Both journalists and fact-checkers in the Philippines continue to come under attack, even while overall trust in news has risen amid a corresponding slide in trust for media brands, according to the most comprehensive global study of news consumption trends.
The Digital News Report 2022 also found that there has been a steady growth of online news consumption on social platforms in the country, with Facebook the most popular and TikTok experiencing a spike in usage.
Despite Rappler CEO Maria Ressa winning the Nobel Peace Prize for Journalism in December 2021, "journalists and fact-checkers have been vilified not only by online trolls but also by public officials," noted Yvonne T. Chua of the University of the Philippines, who authored the Philippines profile for the report.
Concerns over press freedom have also grown as incoming president Ferdinand "Bongbong" Marcos Jr. held professional journalists in low regard throughout his campaign.
Chua noted that overall trust in news rose as Filipinos turned to media amid a surge of COVID-19 cases around the time the survey was conducted between January 18 and February 2.
However, trust in brands fell, with the exception of DZBB, Teleradyo, Rappler, and the tabloid Abante. "Independent outlets respected for their reporting on those in positions of power are often actively distrusted by supporters of the politicians in question," said Chua.
The report found that GMA News had the most weekly online reach, with 51 per cent of respondents using it at least once a week. This was followed by ABS-CBN News (41 per cent), Philippine Daily Inquirer (39 per cent) and Rappler (30 per cent). Yahoo Philippines came in fifth at 29 per cent.
93,000 surveyed globally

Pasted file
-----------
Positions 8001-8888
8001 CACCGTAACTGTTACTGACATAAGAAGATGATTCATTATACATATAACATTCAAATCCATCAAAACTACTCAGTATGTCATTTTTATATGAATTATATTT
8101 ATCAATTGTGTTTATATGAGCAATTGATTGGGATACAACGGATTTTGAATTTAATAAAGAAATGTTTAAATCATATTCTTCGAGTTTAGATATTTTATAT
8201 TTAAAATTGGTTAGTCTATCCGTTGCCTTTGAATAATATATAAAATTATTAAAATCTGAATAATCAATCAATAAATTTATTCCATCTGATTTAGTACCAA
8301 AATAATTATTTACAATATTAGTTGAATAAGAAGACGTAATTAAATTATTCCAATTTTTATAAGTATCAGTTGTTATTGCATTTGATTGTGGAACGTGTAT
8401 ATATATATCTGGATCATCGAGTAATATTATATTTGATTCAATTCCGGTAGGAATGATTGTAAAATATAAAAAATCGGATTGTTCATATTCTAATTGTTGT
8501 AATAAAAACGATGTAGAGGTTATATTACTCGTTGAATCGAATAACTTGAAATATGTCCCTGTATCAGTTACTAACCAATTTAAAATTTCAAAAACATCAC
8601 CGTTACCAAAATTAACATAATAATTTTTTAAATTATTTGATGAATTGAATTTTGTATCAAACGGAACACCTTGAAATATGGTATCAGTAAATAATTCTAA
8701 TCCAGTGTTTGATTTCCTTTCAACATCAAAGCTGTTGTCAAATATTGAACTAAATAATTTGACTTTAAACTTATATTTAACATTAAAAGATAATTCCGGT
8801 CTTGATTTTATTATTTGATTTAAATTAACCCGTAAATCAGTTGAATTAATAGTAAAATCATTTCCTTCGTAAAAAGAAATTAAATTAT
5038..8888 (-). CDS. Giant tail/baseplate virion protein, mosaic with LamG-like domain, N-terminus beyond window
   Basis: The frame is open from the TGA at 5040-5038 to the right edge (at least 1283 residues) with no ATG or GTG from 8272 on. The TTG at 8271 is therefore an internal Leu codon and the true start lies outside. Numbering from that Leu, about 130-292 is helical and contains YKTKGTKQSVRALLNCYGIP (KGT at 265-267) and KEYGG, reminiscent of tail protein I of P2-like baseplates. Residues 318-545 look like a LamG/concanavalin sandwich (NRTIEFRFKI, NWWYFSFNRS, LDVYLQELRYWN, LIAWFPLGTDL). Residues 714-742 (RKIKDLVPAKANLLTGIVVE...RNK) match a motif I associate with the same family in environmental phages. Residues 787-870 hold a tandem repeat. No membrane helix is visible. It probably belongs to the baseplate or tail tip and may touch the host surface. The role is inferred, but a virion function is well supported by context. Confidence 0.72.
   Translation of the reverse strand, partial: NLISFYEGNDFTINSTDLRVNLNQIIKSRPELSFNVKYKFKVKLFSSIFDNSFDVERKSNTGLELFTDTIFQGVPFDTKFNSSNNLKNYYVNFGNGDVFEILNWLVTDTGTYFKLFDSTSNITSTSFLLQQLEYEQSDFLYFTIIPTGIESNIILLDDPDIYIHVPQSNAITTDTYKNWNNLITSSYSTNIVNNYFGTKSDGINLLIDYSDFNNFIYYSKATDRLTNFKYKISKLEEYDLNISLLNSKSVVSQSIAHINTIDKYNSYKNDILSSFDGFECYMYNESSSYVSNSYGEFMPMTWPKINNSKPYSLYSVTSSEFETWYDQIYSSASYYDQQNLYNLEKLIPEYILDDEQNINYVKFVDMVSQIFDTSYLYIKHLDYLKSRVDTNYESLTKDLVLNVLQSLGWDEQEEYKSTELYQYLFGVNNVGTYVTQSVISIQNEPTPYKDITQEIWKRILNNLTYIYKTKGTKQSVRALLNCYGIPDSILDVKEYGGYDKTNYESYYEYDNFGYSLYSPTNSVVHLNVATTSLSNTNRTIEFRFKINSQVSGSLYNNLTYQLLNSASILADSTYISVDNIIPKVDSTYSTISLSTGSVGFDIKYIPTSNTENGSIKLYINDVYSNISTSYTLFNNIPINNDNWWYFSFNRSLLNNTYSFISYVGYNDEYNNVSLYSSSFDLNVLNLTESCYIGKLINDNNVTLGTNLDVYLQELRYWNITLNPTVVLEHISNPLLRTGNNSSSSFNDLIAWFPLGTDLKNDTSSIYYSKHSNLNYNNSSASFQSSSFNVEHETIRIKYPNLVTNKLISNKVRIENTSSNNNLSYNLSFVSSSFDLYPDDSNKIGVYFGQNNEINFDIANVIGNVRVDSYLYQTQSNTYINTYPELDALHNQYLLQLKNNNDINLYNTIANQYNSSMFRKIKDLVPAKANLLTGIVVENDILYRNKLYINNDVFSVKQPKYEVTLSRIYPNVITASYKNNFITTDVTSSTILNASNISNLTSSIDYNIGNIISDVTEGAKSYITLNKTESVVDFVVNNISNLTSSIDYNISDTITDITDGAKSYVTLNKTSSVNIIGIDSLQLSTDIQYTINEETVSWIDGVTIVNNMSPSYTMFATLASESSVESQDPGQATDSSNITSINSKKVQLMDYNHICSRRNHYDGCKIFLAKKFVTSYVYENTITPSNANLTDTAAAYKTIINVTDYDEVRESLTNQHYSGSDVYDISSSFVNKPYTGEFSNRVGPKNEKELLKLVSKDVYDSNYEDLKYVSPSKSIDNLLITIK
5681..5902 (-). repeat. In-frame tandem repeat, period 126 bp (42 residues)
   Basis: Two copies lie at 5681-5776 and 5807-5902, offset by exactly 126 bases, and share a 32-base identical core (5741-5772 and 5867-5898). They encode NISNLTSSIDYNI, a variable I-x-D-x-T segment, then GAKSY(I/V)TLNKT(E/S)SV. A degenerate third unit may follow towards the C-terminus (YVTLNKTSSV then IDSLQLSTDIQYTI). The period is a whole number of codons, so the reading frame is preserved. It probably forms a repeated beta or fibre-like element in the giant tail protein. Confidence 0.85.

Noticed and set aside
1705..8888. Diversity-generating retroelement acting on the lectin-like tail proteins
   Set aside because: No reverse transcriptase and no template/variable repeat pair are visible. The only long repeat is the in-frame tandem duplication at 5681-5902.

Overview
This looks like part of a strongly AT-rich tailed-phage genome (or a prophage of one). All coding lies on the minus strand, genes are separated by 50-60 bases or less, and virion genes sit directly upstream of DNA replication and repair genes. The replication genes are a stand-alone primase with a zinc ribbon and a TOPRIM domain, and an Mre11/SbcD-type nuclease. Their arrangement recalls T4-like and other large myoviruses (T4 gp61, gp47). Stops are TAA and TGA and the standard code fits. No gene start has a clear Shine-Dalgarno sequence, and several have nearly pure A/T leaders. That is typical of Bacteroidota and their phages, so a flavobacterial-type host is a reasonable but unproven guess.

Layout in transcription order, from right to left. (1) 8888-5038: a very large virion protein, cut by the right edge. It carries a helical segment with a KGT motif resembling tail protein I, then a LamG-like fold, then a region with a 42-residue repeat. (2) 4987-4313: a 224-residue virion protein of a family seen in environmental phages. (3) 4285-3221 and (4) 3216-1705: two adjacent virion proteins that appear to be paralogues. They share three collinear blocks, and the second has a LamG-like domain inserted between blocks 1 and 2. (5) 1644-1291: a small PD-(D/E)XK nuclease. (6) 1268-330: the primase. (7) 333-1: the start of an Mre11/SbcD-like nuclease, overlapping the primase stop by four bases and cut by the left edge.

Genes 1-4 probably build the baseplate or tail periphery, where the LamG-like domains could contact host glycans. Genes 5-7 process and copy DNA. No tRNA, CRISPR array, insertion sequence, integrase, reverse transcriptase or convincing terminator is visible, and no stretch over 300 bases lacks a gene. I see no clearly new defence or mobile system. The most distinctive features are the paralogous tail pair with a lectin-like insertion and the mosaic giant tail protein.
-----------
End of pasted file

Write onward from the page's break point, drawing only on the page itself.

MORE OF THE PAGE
The Digital News Report documents ways in which the connection between journalism and the public may be fraying, including a fall in trust following last year’s positive bump, a declining interest in news and a rise in news avoidance.
Released globally on Wednesday (June 15) by the Reuters Institute for the Study of Journalism, is based on a YouGov survey of over 93,000 online news consumers in 46 markets covering half of the world's population.
A total of 2,023 adult Filipinos were among the respondents from 46 media markets in six continents polled online.
Professional journalists sidelined
Chua noted that Marcos barred professional journalists from covering his campaign events, snubbed media-hosted debates, and gave preferential treatment to friendly social media influencers and a partisan TV station that repeatedly lambasted mainstream media.
Presidential communications official Lorraine Marie T. Badoy even warned in February that the government’s anticommunist task force intended to take legal action against Rappler for allegedly spreading disinformation. Badoy also threatened action against Facebook for allowing Rappler and Vera Files ‘to abuse the immense powers’ of their designation as the platform’s third-party fact-checkers.
Meanwhile, both big and small news organisations like Rappler, Vera Files, ABS-CBN, GMA News, CNN Philippines, Interaksyon, PressOnePH and Mindanao GoldStar Daily were targets of what seemed to be coordinated distributed denial-of-service (DDoS) attacks that crippled their websites.